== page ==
Mark O'Connor's Caprices for unaccompanied violin: their inspiration, american roots, and techniques presented

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dc.contributor Cummins, Linda
dc.contributor Robinson, Thomas
dc.contributor Fulks, Jubal
dc.contributor Sweaney, Daniel
dc.contributor Lamme, Margot Opdycke
dc.contributor Molina, Osiris J.
dc.contributor.advisor Fulks, Jubal
dc.contributor.advisor Sweaney, Daniel
dc.contributor.author Roberts, Amanda Smith
dc.date.accessioned 2017-03-01T16:34:16Z
dc.date.available 2017-03-01T16:34:16Z
dc.date.issued 2012
dc.identifier.other u0015_0000001_0001002
dc.identifier.other Roberts_alatus_0004D_11120
dc.identifier.uri https://ir.ua.edu/handle/123456789/1489
dc.description Electronic Thesis or Dissertation
dc.description.abstract Mark O'Connor's Caprices for Unaccompanied Violin, nos. 1-6 not only mark a milestone in the history of American classical violin repertoire, as they exhibit a culmination of centuries of American music history, but the techniques presented in each Caprice encompass a wide range of technical difficulties whose mastery is essential for a complete command of the violin. In addition, these Caprices require techniques completely unique to this set of works, making them even more significant to the violin repertoire. The following study provides a comprehensive discussion of O'Connor's compositional inspiration behind each Caprice through tracing their American roots and European classical influences. This study also presents an analysis of both the standard and unique technical skills exhibited in each Caprice, followed by a brief discussion of O'Connor's relatively new American String Method, illustrating how the foundational techniques established through the first, second, and third books of the violin portion of the Method will prepare students from the beginning stages of learning to the eventual mastery of these Caprices. The result of this research emphasizes the historical significance of O'Connor's Caprices for Unaccompanied Violin, nos. 1-6 as a valuable addition to American classical violin repertoire, and provides a discussion of the technical skills that can be attained and enhanced through the study of these works.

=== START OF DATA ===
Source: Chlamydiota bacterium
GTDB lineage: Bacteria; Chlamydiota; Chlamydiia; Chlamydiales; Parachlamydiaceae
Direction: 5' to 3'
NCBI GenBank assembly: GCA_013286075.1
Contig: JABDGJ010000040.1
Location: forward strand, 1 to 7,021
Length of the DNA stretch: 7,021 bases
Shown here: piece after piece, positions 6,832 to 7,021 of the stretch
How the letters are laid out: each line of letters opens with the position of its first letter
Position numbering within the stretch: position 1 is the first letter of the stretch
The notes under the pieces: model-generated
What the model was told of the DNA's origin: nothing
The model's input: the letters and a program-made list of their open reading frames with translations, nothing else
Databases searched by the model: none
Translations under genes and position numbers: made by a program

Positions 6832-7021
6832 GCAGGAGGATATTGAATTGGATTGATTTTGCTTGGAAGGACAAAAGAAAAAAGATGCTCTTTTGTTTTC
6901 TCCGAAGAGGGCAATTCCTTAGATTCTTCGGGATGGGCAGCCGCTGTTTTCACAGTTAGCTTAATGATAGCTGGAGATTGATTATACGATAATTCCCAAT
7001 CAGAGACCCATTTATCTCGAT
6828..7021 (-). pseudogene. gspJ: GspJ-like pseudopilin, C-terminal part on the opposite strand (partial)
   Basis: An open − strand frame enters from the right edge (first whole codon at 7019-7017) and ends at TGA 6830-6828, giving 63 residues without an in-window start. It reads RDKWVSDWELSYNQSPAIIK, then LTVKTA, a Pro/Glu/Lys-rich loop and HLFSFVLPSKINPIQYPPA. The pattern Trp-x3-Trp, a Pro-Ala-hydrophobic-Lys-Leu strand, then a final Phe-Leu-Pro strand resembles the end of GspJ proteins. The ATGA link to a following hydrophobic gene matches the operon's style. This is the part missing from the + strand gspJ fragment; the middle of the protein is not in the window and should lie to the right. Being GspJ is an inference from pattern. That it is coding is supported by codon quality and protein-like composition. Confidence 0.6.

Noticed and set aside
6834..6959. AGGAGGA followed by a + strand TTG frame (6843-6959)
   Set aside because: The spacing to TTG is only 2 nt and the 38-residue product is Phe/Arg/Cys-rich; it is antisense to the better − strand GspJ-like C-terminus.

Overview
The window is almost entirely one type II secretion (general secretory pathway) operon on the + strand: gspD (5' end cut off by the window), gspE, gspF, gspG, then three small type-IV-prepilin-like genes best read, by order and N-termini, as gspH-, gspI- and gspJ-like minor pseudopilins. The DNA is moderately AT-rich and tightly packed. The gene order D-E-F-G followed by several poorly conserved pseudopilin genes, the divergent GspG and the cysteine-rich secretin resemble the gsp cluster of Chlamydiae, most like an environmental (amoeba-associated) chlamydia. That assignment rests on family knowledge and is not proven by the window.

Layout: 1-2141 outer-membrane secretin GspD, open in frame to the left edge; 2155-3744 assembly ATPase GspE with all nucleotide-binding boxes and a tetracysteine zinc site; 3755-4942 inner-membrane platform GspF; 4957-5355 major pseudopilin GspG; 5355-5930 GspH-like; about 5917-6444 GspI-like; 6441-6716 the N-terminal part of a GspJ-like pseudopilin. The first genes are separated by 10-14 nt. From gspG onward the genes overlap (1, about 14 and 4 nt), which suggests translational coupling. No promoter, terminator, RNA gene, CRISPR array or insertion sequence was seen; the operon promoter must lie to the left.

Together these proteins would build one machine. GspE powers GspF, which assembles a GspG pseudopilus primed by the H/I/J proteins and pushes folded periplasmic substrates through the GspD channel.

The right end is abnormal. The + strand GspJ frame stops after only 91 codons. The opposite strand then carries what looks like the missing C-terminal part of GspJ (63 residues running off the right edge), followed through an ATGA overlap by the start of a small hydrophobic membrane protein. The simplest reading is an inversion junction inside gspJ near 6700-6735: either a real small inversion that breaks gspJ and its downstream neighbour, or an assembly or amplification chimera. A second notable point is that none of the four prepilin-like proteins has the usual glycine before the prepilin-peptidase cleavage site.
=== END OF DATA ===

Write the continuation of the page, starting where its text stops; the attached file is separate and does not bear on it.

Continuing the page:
dc.format.extent 89 p.
dc.format.medium electronic
dc.format.mimetype application/pdf
dc.language English
dc.language.iso en_US
dc.publisher University of Alabama Libraries
dc.relation.ispartof The University of Alabama Electronic Theses and Dissertations
dc.relation.ispartof The University of Alabama Libraries Digital Collections
dc.relation.hasversion born digital
dc.rights All rights reserved by the author unless otherwise indicated.
dc.subject.other Music
dc.subject.other Music education
dc.subject.other American history
dc.title Mark O'Connor's Caprices for unaccompanied violin: their inspiration, american roots, and techniques presented
dc.type thesis
dc.type text
etdms.degree.department University of Alabama. School of Music
etdms.degree.discipline Music
etdms.degree.grantor The University of Alabama
etdms.degree.level doctoral
etdms.degree.name D.M.A.


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